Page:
The IrisBG community is full of helpful and nurturing people. Case in point: before managing the plant records for the National Botanic Garden of Wales, Dawn Moore had a career in nursing. Our October Community Spotlight offers a glimpse into Dawn's everyday view; a view that includes the largest single-span great glasshouse in the world, known as the Great Glasshouse!
How did you begin your career in Horticulture?
Whilst growing up, I was always working with my parents, tending to the fruit and vegetables that we grew in the our back gardens. After we moved to a house on the Gower Peninsula, South Wales, I also took responsibility for our greenhouse. Here, I grew things including grapes, tomatoes and strawberries amongst others.
After a career working in hospital as a nurse on acute care units, it was time for a career change. I decided to follow my other passion and enrolled on a horticulture course which led me to work at the National Botanic Garden of Wales. After an accident that left me unable to pursue this career, I started work managing their plant records.
What's the best thing about your current position at the National Botanic Garden of Wales?
Not many people have such a fabulous view out of their office window. Mine looks out from a raised position on-site, giving me views over part of the garden towards the Great Glasshouse. Green as far as the eye can see. I have also been able to meet many people working in the same field, which has offered me the opportunity to pick up hints and skills. This has helped me to manage our plant records and help the horticulturists in managing the collection.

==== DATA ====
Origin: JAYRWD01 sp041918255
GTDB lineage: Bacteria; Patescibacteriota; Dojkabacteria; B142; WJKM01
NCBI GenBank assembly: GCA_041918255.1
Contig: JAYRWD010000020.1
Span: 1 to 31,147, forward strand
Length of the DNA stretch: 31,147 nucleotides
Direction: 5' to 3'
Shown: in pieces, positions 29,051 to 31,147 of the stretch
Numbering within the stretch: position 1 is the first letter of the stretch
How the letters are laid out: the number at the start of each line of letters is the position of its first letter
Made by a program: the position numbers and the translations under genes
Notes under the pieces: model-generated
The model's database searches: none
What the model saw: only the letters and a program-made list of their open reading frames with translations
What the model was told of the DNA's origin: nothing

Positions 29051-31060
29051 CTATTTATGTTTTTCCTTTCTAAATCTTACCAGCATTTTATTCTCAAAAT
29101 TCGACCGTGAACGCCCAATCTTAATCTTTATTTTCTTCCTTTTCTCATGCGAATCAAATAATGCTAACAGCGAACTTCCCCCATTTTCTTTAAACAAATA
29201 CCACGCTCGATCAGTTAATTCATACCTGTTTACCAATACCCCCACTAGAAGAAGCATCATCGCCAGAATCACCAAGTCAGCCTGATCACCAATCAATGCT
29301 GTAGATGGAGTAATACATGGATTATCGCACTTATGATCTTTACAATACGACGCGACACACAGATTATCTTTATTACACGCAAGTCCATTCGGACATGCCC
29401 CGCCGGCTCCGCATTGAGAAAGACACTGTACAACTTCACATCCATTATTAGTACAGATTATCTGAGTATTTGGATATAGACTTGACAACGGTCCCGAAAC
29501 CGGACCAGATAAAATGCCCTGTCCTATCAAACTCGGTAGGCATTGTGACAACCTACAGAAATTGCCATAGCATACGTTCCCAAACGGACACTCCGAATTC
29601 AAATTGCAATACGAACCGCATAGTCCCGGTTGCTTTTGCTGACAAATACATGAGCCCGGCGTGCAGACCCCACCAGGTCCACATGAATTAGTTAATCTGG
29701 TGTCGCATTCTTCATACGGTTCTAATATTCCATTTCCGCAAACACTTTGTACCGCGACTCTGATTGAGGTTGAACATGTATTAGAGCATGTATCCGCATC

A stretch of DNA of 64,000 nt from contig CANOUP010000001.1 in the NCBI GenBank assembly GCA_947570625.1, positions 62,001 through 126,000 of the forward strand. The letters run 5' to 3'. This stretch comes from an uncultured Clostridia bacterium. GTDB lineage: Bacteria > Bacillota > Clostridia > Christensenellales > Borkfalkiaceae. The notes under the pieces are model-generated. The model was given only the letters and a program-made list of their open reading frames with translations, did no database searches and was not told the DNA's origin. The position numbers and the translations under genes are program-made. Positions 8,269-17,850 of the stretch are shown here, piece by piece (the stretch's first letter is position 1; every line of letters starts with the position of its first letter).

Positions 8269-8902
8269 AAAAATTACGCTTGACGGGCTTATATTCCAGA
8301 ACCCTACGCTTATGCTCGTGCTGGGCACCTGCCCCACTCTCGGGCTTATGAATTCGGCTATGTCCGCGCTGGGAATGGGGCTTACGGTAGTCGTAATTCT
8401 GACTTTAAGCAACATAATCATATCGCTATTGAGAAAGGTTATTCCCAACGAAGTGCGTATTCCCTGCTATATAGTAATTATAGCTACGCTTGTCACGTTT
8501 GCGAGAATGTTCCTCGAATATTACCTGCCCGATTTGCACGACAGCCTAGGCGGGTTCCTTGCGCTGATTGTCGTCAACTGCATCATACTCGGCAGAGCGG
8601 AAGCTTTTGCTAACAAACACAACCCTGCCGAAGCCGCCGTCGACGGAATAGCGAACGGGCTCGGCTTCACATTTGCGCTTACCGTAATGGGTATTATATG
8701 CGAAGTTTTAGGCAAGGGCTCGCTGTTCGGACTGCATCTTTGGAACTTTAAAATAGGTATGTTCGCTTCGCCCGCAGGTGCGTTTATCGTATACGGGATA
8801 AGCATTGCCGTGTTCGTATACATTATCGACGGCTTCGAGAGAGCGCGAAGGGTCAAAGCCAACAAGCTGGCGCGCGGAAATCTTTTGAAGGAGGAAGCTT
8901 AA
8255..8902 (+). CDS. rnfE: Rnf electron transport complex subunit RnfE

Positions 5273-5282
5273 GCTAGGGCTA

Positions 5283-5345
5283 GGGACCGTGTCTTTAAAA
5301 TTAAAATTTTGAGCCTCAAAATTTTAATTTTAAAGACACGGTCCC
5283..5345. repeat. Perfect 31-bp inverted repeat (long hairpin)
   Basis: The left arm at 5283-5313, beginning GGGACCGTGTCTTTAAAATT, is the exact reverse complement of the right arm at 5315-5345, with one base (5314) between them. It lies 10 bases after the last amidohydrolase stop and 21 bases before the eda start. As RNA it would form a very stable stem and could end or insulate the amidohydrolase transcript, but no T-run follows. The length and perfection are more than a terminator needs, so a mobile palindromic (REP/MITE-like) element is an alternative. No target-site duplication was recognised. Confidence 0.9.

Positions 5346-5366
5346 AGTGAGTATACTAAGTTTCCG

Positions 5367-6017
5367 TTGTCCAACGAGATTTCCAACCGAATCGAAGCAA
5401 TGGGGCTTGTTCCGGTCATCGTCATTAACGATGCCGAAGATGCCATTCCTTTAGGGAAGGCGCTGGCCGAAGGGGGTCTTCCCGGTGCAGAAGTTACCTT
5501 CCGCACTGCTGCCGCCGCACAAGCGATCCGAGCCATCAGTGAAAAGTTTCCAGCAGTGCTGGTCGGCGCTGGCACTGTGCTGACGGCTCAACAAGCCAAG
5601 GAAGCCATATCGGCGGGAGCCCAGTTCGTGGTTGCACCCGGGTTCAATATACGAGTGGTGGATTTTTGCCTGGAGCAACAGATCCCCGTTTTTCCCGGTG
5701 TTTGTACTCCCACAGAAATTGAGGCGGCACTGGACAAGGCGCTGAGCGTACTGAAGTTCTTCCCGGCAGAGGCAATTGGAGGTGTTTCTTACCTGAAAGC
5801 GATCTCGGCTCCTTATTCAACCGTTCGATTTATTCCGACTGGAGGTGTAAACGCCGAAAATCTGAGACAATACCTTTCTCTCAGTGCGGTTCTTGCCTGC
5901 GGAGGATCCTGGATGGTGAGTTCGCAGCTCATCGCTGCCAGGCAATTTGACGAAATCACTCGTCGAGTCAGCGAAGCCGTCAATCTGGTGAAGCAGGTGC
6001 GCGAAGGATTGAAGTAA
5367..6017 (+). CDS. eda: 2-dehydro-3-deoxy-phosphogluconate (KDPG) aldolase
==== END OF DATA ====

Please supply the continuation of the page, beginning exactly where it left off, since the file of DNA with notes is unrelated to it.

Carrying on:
Which garden tool/aid could you not live without?
My compost bin. Sadly, I enjoy nothing more than emptying this and spreading it across the soil. It is a great feeling knowing that this waste is going back into the cycle and enriching the soil.
Is there a particular tree or plant or horticulture-related event that you have learned a valuable lesson from or about?
I love the story of the No Parking Whitebeam, Karpatiosorbus admonitor, (previously classified as Sorbus admonitor. It is a species of whitebeam tree found in Devon, United Kingdom that is endemic to nearby Watersmeet Valley at Lynton. Its unusual name derives from the location of the first tree to be found by a lay-by near Watersmeet in North Devon, with a "no parking" sign nailed to the tree. It was first recognised as a distinct variety in the 1930's by the botanist E. F. Warburg.
Because of its strongly lobed leaves, it was only accorded species status in 2009, after various biochemical analyses. It is believed at least 110 individuals of the species exist. The leaves of the No Parking Whitebeam have more accentuated lobes than the Devon Whitebeam, of which it was initially thought to be a variety. The research project that named the tree as a species was led by Dr. Tim Rich, head of vascular plants at the National Museum here in Wales.
Dr. Tim Rich has an excellent YouTube channel, Tim's botanical riches. In the video below, he speaks on a variety of identifiers for other rare whitebeam species in the area.
To learn even more about Dawn and her work, read the profile by Bruce Langridge on the National Botanic Garden of Wales website.
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